"Freedwoman Martha Hendricks found herself in a similar situation when she fled her husband's attackers, baby in arms, to take shelter in the home of her white neighbors, the Grogans. Mrs. Grogan at first discouraged Hendricks from entering, but when Hendricks plead that it was cold and there was nowhere else to go, Mrs. Grogan begrudgingly offered hospitality. Hendricks and her baby sat in a room with Mrs. Grogan and her toddler son to await news. The cause of Mrs. Grogan's reluctance to admit Hendricks became apparent when her son inadvertently revealed to Hendricks that Mr. Grogan was among her husband's attackers. Both women pretended not to have noticed the slip and continued to spend what must have been an unimaginably painful evening. When Grogan returned, after a hushed conversation with his wife, he assumed a casual and protective role to Hendricks, assuring her that he had heard that her husband had escaped his pursuers (as indeed he had). Perhaps Mrs. Grogan and Jeter's attacker's wife acted more kindly than their husbands would have wanted. Perhaps the white men had joined the attacks reluctantly, or even intervened to spare Hendricks's and Jeter's lives. It seems most likely, however, that the white men were attempting, through their use of disguise, to have two parallel relationships with Hendricks and Jeter."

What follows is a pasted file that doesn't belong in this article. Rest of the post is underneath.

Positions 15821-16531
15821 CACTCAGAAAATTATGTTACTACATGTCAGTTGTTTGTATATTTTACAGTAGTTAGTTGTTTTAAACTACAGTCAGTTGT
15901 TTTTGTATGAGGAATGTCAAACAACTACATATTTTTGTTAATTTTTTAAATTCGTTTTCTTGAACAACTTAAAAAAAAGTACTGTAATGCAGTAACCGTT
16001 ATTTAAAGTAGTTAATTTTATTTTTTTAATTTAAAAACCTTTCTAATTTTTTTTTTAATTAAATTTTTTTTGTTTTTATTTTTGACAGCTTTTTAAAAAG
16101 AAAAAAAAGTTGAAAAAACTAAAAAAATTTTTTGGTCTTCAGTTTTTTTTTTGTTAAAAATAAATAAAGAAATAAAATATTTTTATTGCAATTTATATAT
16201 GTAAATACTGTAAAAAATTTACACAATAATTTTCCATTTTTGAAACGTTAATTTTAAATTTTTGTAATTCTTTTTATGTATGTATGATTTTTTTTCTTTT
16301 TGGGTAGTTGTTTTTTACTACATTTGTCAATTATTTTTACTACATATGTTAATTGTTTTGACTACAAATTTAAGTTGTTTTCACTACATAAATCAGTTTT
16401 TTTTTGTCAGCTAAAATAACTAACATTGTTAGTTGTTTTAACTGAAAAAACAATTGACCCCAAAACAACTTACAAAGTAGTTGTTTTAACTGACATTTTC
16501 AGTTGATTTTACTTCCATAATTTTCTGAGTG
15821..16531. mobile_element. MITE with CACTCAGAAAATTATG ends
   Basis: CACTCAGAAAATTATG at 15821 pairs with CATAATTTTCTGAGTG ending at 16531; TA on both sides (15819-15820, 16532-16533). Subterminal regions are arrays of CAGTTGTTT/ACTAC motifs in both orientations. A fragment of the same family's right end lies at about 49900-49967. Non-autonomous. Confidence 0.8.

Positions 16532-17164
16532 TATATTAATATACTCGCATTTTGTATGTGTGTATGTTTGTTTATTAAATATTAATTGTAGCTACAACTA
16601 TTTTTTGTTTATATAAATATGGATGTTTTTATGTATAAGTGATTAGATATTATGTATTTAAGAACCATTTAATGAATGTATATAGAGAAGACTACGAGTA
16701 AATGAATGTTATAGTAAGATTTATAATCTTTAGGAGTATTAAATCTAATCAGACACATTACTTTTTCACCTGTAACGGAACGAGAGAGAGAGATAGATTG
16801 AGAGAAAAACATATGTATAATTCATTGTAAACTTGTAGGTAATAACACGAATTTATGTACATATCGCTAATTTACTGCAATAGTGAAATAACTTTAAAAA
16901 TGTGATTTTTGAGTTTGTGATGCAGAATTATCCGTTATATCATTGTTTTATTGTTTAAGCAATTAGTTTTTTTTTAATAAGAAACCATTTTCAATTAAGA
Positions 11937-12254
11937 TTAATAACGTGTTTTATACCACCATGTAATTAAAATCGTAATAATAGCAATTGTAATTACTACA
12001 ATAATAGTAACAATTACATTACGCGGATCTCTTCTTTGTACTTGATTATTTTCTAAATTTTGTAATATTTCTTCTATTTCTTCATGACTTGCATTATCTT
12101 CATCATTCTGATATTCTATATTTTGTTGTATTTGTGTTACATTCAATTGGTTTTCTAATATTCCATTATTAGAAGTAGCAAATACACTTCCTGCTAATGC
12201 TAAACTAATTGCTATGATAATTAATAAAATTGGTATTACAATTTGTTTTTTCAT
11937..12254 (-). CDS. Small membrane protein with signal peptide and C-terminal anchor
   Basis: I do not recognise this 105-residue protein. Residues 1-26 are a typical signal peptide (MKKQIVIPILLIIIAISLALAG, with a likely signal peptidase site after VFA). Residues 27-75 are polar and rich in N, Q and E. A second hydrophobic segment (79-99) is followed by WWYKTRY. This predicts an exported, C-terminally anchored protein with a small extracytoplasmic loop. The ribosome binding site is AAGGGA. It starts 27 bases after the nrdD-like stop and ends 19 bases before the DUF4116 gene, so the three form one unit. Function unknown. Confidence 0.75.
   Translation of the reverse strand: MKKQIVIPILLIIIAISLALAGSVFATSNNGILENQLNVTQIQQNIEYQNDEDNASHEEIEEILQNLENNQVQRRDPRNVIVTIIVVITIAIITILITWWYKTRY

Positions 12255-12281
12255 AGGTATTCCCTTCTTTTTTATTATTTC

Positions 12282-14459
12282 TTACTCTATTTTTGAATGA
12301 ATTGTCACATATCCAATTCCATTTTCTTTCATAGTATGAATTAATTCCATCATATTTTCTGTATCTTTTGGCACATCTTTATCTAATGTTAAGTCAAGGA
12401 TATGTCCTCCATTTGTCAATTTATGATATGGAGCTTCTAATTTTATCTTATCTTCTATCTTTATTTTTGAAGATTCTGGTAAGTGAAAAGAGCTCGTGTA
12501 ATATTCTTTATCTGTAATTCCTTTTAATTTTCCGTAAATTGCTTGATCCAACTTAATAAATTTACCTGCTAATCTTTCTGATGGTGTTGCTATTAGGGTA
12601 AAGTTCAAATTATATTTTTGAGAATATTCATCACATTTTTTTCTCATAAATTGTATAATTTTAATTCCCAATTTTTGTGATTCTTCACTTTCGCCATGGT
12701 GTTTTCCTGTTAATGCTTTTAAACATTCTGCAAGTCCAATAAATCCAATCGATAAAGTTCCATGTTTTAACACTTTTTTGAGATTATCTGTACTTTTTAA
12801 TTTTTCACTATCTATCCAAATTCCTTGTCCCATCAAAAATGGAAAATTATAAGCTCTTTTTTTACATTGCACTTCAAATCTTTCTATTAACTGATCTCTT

Elaine Frantz Parsons, Ku-Klux: the birth of the Klan during Reconstruction (Chapel Hll: The University of North Carolina Press, 2015), 98. "The Ku-Klux's performance enabled southern men to shed the antebellum manhood they had come to idealize for a more starkly, explicitly violent postbellum version. The Ku-Klux's brief reign marked a transition space between distinct regimes of violence: the threshold between the patriarchal violence of the antebellum years and the chivalric violence of the war, on the one hand, and the public lynchings of the Progressive Era. If performance is a way of figuring loss, representing that which is passing away and may be forgotten, the Ku-Klux's histrionics marked and mourned the fall of antebellum white southern manhood and erected a new modern southern manhood in its place" (100-101).